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Avian influenza outbreak infects wild birds, commercial poultry and backyard flocks

A rooster and a hen in front of a wire mesh fence. Other birds are in the background.
ilri/apollo habtamu
/
Flickr
Avian influenza affects Utah's commercial poultry as well as backyard flocks.

Avian influenza has killed large numbers of wild birds and poultry this year. David Frame, veterinarian and USU extension poultry specialist, said this outbreak has been especially deadly.

“We have had some exotic strains of influenza in the past, but nothing that has been this devastating to the industry. And the reason is because it kills, and kills the birds very quickly,” Frame said.

While birds infected with avian influenza may present with nasal discharge or other symptoms, Frame said the most consistent effect is death.

“The thing that bird owners are going to notice more than anything else is they go out, and if they've got 20 birds, there may be five of them dead today, and then all of them but one or two might be dead the next day,” Frame said.

Frame said influenza can spread to poultry by direct contact with wild birds or via contaminated surfaces.

“The big thing with influenza is that it's tracked very easily. And so people can track it around," he explained. "That virus is very, very infectious. It doesn't take much, just … the litter on a head of a pin is enough to easily infect another 20,000-bird flock. And that’s the main situation. … Biosecurity — in other words, keeping things in and keeping things out — is really what’s playing a role in a lot of these commercial outbreaks,” Frame said.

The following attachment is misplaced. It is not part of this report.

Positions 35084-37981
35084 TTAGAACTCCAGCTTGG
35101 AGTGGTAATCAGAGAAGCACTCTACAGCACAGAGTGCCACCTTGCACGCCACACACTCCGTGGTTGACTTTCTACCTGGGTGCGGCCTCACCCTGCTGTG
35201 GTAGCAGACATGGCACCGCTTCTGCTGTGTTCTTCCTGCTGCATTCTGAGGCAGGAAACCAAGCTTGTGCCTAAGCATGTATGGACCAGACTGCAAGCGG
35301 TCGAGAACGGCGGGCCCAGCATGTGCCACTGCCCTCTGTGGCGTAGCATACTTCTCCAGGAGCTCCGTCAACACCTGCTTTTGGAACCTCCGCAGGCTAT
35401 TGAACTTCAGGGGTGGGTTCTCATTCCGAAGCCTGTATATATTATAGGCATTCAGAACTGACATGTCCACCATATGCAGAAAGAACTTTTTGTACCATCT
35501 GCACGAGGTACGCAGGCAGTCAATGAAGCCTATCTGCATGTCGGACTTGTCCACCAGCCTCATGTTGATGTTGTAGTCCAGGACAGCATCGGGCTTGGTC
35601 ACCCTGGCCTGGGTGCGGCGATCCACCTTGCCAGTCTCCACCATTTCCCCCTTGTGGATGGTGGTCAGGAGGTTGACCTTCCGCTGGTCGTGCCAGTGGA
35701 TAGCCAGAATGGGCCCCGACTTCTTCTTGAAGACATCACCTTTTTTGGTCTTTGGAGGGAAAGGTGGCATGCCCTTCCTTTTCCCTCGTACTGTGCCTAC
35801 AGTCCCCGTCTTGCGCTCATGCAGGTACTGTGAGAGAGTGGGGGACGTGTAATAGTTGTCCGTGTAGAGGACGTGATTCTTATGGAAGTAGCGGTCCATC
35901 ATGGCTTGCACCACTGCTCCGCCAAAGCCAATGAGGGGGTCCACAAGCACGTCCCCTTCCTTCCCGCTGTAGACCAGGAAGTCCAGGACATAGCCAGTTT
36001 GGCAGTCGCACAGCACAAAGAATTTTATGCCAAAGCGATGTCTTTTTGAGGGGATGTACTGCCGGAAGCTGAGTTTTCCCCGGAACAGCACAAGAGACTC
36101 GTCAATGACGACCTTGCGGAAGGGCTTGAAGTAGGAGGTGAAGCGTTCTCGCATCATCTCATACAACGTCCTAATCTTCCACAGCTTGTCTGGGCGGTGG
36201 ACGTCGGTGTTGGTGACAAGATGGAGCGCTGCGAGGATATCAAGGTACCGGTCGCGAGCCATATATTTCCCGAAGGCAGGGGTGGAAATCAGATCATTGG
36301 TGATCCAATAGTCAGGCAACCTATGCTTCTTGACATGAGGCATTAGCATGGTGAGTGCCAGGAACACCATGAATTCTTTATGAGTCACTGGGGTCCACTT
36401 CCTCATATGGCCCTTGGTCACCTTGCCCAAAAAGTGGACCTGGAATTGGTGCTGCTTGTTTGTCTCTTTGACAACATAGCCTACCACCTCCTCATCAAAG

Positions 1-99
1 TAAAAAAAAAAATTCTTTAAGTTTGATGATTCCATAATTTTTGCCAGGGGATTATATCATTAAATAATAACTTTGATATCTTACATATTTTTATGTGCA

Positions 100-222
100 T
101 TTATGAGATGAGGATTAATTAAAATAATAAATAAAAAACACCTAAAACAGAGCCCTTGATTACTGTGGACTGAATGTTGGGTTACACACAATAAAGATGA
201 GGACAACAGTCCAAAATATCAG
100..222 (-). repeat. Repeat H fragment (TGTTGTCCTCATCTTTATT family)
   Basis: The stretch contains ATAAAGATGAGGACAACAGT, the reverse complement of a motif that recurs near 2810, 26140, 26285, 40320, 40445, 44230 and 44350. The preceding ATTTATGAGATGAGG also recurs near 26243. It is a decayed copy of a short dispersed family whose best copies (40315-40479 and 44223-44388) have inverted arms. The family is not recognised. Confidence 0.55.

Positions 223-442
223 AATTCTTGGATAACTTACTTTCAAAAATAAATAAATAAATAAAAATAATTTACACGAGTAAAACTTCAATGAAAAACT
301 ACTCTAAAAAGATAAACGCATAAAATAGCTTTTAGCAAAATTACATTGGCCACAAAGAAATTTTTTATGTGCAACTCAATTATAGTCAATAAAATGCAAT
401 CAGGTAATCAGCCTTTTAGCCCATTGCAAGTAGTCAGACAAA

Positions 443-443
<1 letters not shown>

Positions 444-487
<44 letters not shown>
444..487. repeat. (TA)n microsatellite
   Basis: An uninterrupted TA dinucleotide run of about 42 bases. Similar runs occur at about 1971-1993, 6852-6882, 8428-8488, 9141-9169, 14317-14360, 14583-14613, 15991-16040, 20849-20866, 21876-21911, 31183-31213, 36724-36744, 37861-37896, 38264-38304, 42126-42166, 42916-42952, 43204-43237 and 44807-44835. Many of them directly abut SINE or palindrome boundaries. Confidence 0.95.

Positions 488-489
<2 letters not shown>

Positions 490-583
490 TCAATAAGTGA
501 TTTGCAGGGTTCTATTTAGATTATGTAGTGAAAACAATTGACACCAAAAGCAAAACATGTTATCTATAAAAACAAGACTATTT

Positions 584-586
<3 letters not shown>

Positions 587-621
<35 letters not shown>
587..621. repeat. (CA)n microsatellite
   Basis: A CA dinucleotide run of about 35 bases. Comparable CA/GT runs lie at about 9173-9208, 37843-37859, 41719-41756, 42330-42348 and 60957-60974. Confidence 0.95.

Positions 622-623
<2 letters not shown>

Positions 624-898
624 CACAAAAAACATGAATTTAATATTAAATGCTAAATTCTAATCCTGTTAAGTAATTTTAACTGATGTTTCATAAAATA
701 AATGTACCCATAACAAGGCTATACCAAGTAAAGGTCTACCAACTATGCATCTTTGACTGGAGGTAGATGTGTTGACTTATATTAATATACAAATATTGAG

To prevent the spread of the virus, Frame said bird owners and commercial poultry workers should be careful about cleaning their boots, hands and equipment before and after entering a bird area.

Store-bought poultry products are USDA-inspected and safe to eat, Frame said, and transmission of avian influenza to humans from hunting game birds is unlikely. The risk to humans is low, as only one case of this strain infecting a person has been confirmed in the United States.

Caroline Long is a science reporter at UPR. She is curious about the natural world and passionate about communicating her findings with others. As a PhD student in Biology at Utah State University, she spends most of her time in the lab or at the coyote facility, studying social behavior. In her free time, she enjoys making art, listening to music, and hiking.